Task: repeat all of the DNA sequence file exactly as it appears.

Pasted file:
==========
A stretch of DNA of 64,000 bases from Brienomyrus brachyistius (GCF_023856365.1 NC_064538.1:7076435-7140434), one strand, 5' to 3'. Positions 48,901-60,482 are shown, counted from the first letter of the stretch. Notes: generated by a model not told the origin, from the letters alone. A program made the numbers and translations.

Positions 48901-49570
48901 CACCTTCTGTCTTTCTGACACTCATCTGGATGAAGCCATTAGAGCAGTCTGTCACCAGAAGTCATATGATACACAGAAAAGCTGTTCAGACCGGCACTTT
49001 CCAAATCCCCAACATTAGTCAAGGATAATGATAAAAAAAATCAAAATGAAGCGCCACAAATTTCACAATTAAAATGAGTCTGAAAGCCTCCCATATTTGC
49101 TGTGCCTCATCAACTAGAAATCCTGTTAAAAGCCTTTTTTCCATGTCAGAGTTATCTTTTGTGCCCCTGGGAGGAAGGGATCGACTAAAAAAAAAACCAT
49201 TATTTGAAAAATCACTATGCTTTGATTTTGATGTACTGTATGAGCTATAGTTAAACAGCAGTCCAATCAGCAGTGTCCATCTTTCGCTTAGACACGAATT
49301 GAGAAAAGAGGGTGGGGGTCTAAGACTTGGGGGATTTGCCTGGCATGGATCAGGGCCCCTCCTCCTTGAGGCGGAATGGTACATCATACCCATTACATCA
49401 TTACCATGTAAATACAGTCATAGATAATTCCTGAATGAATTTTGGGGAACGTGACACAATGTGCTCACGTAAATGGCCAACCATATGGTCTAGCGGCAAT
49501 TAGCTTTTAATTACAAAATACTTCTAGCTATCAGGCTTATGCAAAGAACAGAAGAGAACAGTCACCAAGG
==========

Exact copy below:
A stretch of DNA of 64,000 bases from Brienomyrus brachyistius (GCF_023856365.1 NC_064538.1:7076435-7140434), one strand, 5' to 3'. Positions 48,901-60,482 are shown, counted from the first letter of the stretch. Notes: generated by a model not told the origin, from the letters alone. A program made the numbers and translations.

Positions 48901-49570
48901 CACCTTCTGTCTTTCTGACACTCATCTGGATGAAGCCATTAGAGCAGTCTGTCACCAGAAGTCATATGATACACAGAAAAGCTGTTCAGACCGGCACTTT
49001 CCAAATCCCCAACATTAGTCAAGGATAATGATAAAAAAAATCAAAATGAAGCGCCACAAATTTCACAATTAAAATGAGTCTGAAAGCCTCCCATATTTGC
49101 TGTGCCTCATCAACTAGAAATCCTGTTAAAAGCCTTTTTTCCATGTCAGAGTTATCTTTTGTGCCCCTGGGAGGAAGGGATCGACTAAAAAAAAAACCAT
49201 TATTTGAAAAATCACTATGCTTTGATTTTGATGTACTGTATGAGCTATAGTTAAACAGCAGTCCAATCAGCAGTGTCCATCTTTCGCTTAGACACGAATT
49301 GAGAAAAGAGGGTGGGGGTCTAAGACTTGGGGGATTTGCCTGGCATGGATCAGGGCCCCTCCTCCTTGAGGCGGAATGGTACATCATACCCATTACATCA
49401 TTACCATGTAAATACAGTCATAGATAATTCCTGAATGAATTTTGGGGAACGTGACACAATGTGCTCACGTAAATGGCCAACCATATGGTCTAGCGGCAAT
49501 TAGCTTTTAATTACAAAATACTTCTAGCTATCAGGCTTATGCAAAGAACAGAAGAGAACAGTCACCAAGG